a prominent chief who may have
been the principal Seven Council Fires
grand chief during this period. Dickson
left a paper trail which included the
recruitment of Dakota warriors for
the British in the War of 1812. He
carried out spy missions for the British
as recently as the 1820s and as
far west as the Cypress Hills. He has
left descendants among the Dakota,
Ojibway, Metis and non-Native populations.
George III Treaty Medals
The treaty medals exist, but are
not specific to Dakota people. Generically
they are called “King George
III Indian Treaty & Peace Medals”
and perhaps as many as a hundred
were issued between the 1780s and
the 1820s. But, although the Dakota
medals are not unique, they are part
of a set of medals which was only
given to mark treaties between the
British Crown and First Nations. In
oral tradition the medals are mentioned
by people such as Holy Sky.
In archival records they are shown
in photographs of Sitting Eagle and
A surprising number of historical
figures recorded seeing these
treaty medals in the hands of Dakota:
Gov. Alexander Dallas in 1862; Indian
Affairs Superintendent Spragge
in 1872; Rev. George Grant in 1872
and Alexander Morris himself. For
good measure Sitting Eagle posed for
a Winnipeg Free Press photographer
in 1937 with his medal in hand, and
which the reporter described in the
An inventory of known
George III treaty medals provided by
the National Archives of Canada led
to inquiries by Sioux Valley band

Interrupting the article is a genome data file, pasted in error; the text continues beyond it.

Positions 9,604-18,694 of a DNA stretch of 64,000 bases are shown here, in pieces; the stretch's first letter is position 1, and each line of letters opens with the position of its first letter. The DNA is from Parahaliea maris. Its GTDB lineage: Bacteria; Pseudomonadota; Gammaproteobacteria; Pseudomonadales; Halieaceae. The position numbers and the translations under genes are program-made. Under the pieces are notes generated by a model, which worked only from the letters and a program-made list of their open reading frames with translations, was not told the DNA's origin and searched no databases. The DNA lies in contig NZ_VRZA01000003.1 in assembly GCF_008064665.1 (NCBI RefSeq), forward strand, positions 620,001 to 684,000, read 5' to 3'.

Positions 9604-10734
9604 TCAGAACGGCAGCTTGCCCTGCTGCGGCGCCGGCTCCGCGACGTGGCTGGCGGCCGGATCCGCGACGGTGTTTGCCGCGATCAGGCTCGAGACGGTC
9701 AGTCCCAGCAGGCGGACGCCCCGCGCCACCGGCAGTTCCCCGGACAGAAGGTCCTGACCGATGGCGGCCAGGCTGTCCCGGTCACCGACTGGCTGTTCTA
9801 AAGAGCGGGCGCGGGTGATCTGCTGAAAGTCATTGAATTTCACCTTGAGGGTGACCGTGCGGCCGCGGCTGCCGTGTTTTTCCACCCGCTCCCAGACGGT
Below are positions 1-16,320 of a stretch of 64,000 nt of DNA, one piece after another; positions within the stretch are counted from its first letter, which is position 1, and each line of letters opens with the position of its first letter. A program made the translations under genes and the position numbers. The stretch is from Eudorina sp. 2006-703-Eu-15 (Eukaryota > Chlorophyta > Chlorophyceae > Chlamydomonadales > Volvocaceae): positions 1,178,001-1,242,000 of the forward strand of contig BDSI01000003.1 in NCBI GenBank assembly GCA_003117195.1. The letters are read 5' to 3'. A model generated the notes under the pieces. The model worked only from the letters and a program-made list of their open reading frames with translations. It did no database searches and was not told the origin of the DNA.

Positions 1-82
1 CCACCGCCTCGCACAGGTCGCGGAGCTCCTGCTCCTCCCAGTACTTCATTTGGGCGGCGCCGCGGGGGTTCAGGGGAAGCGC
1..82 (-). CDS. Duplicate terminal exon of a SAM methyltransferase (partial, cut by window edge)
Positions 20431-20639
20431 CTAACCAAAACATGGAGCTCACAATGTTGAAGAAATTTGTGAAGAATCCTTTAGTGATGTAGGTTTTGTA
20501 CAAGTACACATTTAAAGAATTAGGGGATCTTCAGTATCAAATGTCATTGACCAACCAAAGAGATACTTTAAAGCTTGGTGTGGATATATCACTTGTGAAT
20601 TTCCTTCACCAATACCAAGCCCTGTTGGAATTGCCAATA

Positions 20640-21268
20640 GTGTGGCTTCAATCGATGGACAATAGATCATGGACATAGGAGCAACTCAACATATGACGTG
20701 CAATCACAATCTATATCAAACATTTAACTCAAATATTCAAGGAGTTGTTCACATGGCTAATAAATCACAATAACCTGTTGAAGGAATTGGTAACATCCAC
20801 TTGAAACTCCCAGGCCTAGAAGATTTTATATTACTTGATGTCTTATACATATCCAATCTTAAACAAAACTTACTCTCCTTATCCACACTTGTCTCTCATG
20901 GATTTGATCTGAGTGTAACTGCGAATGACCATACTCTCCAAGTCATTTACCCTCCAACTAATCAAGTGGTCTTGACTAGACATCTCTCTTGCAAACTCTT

council at a museum in Denver, Colorado
and at the Glenbow Institute in
Alberta. Medals were seen at both
locations and the band council at the
time (2005) reported that the provenance
indicated both medals had
come from southwestern Manitoba.
Mutual Military Alliance
The Dakota presence at the
battles of Forts Meig,
Michilimackinac and Prairie-du-
Chien are all attested to in the historical
first-person accounts available.
It is interesting that the British
accounts tend to generalize the Dakota
as either “Scioux” are sometimes
just “Western Indians.” The
American accounts are much more
explicit when they unexpectedly run
into the dreaded Sioux at these battles.
These battles also receive relatively
little attention from British and
Canadian historians perhaps because
they are perceived as being at the
western edge of events. For the Dakota
however, the battles were at the
centre of stabilizing their own eastern
frontier with the Americans.
The eye-witness account of
Major John Richardson, who served
as a young staff officer at the Battle
of Fort Meigs, attests to Sioux presence
there, as well as quoting correspondence
of others regarding
Michilimackinac and Prairie-du-
Chien. Richardson specifically adds
the detail that a British quarter-master
sergeant issued firearms to several
hundred “Scioux” to prepare for
the battles of Michilimackinac and
If an oral history story re
counted someone receiving something
common like gunpowder or bullets
at some time, it would be hard to
refute or support. A cannon, however,
is something big enough to make an
impression. Even better for the historical
researcher, this cannon was a
rarity because it was allegedly used
in a wild frontier of bush, rivers and
lakes; and, it was used in cooperation
with Indians against whites. It
was not a common cannon, and therefore
if the Dakota story were true and
the cannon really had existed in the
circumstances described, then it
should leave an historical trail.
And in fact it does. The cannon
was quite special and made a
spectacular impression on people.
At the beginning of the War of
1812 there were still a lot of old cannons
lying around left over from the
French-Indian Wars of the late 1700s.